A boundary is how we define the limits of where I end and you begin.

Oftentimes when we have experienced childhood trauma, these lines are blurred or unclear. We feel responsible for others suffering, or guilty for asserting a sense of self. Or on the other end, we close ourselves off from others, we isolate or avoid to protect ourselves. We mask this as the socially acceptable veil of independence, because deep down we aren’t sure how to communicate what we need.

Boundaries are not just saying no when we don’t feel like accepting an invitation to go out, though that is a part of it.

Boundaries are about recognizing old patterns of how we continue to put ourselves in positions that aren’t good for us anymore. They are about naming what that means and what has happened, shedding light on it, for ourselves.

In this process we choose who has earned the right to hear us out and how much we want to explain why (if at all) we are setting that boundary.

Examples of boundary issues could be feeling responsible for another persons emotions, putting another’s needs before your own, agreeing to something you don’t want to do, people pleasing, enduring physical touch or conversations you don’t want to, don’t have the energy for or aren’t interested in. The list could go on, but you get the idea.

Commonly, the biggest issue we have with setting boundaries is our fear of upsetting another person. It can be very hard to sit with that discomfort and uphold the boundary without guilt.

And to that I’d say that guilt is perfectly natural if setting boundaries is new to us. Of course you feel guilty for telling your boss that you are unable to take on that extra assignment when you want to appear diligent and on top of it all. Of course you feel guilty for choosing not to attend your friends party because you are exhausted from all the social interaction you’ve had lately.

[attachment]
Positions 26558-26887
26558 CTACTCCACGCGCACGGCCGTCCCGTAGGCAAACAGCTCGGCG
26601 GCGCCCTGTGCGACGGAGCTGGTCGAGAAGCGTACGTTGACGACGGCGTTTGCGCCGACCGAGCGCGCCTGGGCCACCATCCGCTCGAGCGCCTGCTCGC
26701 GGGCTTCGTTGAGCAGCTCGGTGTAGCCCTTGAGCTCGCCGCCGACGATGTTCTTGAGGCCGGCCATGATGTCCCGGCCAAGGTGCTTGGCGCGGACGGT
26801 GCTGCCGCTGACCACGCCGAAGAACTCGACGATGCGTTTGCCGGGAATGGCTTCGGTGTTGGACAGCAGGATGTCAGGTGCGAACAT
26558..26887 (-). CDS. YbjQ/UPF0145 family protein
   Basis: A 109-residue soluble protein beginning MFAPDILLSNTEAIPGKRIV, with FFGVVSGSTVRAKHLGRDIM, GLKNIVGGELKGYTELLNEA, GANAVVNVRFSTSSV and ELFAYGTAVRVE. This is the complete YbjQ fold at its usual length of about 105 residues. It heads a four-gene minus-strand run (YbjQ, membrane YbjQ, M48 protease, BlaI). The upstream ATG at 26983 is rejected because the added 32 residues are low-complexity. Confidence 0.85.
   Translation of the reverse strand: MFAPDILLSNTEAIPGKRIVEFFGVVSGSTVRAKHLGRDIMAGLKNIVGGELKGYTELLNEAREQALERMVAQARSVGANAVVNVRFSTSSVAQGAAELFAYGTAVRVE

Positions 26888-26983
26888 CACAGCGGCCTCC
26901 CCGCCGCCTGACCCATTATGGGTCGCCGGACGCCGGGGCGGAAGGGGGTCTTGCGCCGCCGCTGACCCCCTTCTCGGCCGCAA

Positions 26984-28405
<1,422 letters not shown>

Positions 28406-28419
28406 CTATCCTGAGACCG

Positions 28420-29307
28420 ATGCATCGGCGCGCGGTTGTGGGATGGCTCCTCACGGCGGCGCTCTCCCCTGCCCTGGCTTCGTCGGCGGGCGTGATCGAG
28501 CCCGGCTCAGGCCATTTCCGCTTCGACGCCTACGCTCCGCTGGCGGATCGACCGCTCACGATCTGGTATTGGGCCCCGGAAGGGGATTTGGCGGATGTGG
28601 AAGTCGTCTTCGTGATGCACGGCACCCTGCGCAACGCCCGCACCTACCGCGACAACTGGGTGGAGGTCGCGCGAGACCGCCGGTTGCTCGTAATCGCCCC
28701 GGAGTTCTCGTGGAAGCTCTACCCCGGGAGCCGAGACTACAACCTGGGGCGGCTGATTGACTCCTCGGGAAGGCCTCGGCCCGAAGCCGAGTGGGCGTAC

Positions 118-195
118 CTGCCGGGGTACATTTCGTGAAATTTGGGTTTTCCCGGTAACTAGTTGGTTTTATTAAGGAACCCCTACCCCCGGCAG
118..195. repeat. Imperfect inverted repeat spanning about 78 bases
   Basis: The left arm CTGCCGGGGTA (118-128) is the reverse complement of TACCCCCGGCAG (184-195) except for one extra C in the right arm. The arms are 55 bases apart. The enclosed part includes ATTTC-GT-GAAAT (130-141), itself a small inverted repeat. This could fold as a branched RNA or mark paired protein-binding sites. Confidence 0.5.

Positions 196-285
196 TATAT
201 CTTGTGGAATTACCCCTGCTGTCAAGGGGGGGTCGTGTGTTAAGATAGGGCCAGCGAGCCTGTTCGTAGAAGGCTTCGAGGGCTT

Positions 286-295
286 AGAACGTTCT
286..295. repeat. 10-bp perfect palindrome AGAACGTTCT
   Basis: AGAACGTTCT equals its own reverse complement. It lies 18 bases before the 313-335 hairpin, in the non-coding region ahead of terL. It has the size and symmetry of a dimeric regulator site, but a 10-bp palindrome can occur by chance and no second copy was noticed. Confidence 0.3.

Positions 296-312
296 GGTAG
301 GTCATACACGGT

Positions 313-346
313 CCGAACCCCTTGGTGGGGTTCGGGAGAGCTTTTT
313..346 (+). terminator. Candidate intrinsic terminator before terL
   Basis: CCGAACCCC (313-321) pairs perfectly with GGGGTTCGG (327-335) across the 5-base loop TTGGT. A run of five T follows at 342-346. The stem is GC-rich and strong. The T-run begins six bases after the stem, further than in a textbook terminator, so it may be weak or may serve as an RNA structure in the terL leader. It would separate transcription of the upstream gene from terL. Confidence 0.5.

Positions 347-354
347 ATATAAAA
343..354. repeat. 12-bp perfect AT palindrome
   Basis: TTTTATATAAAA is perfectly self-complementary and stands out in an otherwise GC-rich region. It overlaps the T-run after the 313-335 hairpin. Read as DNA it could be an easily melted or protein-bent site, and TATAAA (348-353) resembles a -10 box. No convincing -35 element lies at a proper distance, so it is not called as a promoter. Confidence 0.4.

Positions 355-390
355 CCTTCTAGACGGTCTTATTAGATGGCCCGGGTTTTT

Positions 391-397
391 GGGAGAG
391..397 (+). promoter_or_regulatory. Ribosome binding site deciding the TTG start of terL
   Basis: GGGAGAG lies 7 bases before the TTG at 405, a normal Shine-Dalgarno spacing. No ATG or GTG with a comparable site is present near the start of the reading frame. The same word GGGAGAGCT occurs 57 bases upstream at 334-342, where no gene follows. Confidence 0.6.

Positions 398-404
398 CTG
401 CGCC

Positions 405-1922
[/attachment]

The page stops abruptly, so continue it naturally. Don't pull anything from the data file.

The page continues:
When it is new to us to let someone know our limits, or just say no, it could feel terrifying. It all depends on the story we were told about what that means when we were little. Get curious about what happened when you stood up for yourself, said no, said yes, let someone know what you were comfortable with. What were others responses to you?

When we first start to speak up, our reactions to others may start sounding abrupt, awkward or abrasive. We need to have compassion for ourselves in these moments, we are learning a new way of relating. We can practice these responses in safe spaces, be it in front of a mirror, with a therapist or trusted friend.

This is all normal. It’s all an experiment.

Why is this important? Because when we can practice honouring ourselves, really tuning in and listening and then acting accordingly, we can live more aligned and personally meaningful lives.

When we tune into what we want and start listening, we become more of ourselves. We gain a stronger sense of identity, more confidence, more self assuredness, and these can impact the course of our lives.

Boundaries are more than just saying no. They are about asserting and recognizing that you are your own and I am my own and I am not responsible for how you feel or what you think of me. They are drawing a line in the sand of what is acceptable for you. It’s not about controlling the other person, its about controlling the gates to who has access to you and how.

This blog post and blog are not a substitute for therapy or therapeutic intervention. Please see a therapist or mental health practitioner for personalized therapy.

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